But did you know that just filling your cabinets and storage spaces could overload your RV? 

Here’s what Forest River says:

Did you catch that? “You cannot necessarily use all available space when loading your unit.” Not unless most of your luggage is down comforters and bags of marshmallows, that is.

I would humbly argue that a significant number of RVs are built with inadequate RV cargo capacity. I think the problem is worst on:

  • Travel trailers longer than 30 feet
  • Extended Class C motorhomes, especially those on a 12k or 14.5k chassis
  • Gasoline-powered, front-engine Class A motorhomes
  • Any “ultralight” camper with 2+ slide-outs

But don’t lynch the manufacturer just yet! Yes, it’s easy to blame the builder—and they certainly are culpable. I’m not denying that. But when the customer keeps begging for higher towing capacities, for more slide-outs, for tile floors and dual air conditioners and not an inch of wasted space, then don’t be surprised when you get what you asked for. Et tu.

What’s a good cargo carrying capacity for an RV?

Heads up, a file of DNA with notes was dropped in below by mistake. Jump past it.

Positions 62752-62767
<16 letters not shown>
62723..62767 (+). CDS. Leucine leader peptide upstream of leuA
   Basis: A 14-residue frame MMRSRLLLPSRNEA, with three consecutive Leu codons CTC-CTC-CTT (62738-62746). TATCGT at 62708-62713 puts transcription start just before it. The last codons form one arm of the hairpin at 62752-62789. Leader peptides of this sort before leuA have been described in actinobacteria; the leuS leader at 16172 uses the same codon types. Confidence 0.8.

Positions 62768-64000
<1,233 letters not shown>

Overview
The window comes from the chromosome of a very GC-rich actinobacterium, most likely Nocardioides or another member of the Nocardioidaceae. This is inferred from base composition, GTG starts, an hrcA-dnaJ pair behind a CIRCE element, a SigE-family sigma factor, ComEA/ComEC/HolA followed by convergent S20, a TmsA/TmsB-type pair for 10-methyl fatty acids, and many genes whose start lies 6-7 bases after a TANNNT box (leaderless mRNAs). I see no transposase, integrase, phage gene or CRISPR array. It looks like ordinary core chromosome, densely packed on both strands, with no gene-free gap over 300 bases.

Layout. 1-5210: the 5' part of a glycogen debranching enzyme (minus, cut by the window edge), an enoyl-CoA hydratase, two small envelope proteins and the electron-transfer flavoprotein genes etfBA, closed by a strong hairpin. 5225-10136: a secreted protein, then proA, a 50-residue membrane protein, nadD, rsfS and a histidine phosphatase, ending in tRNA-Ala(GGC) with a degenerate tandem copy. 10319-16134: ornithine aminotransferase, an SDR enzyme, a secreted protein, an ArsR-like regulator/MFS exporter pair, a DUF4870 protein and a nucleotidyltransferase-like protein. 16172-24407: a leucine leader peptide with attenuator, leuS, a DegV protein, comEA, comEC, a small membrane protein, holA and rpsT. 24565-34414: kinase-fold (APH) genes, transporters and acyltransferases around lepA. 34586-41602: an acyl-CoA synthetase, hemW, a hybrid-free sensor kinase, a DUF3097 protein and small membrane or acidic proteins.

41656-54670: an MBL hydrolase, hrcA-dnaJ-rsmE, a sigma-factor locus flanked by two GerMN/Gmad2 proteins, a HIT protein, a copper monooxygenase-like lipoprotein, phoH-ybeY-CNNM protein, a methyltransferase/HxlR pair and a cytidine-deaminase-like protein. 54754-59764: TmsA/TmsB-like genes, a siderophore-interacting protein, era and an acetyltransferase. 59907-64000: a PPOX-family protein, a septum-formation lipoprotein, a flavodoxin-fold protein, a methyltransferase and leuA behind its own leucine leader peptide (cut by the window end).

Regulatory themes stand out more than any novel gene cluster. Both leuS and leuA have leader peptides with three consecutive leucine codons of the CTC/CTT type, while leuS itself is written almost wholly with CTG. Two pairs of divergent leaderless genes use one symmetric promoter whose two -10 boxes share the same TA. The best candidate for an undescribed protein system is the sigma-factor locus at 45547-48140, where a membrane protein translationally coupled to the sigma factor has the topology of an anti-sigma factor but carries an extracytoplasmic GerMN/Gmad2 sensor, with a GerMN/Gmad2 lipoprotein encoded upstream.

Pounds are like potato chips: One doesn’t seem like much, but when one follows the other—wait, where did the bag go?

Just remember how difficult it is to shrink your luggage to 40 lbs. for a checked bag on a plane!

I recommend at least 1,700 lbs. cargo capacity or 500 lbs. per person, whichever is greater. This is the minimum—more is better!

  • If you’re a full-timer, add 50%.
  • If you’re a boondocker or adventurer, add 25%.
  • If you plan on towing a second vehicle with your motorhome, add the tongue weight of the toad, dinghy or car hauler.
  • If you have a toy hauler, the weight of the toys should be added separately.

For some other back-of-the-envelope math, I’ve created the following graduated scale, where the minimum CCC should be:

  • 25% of the GVWR for RVs below 10,000 lbs.
  • 20% of the GVWR for RVs between 10,001 lbs. and 19,999 lbs.
  • 15% of the GVWR for RVS above 20,000 lbs.

To my knowledge, there is no minimum CCC legal regulation. So long as the RV manufacturer has met the tire loading requirements, CCC is left to their discretion.

I would not purchase an RV with a payload capacity of 1,000 lbs. or less unless it was a mini travel trailer (e.g., Scamp) or teardrop trailer.

Big takeaways for the RV owner

I’ve thrown a lot at you in the past 1,200 words. Here are the big takeaways: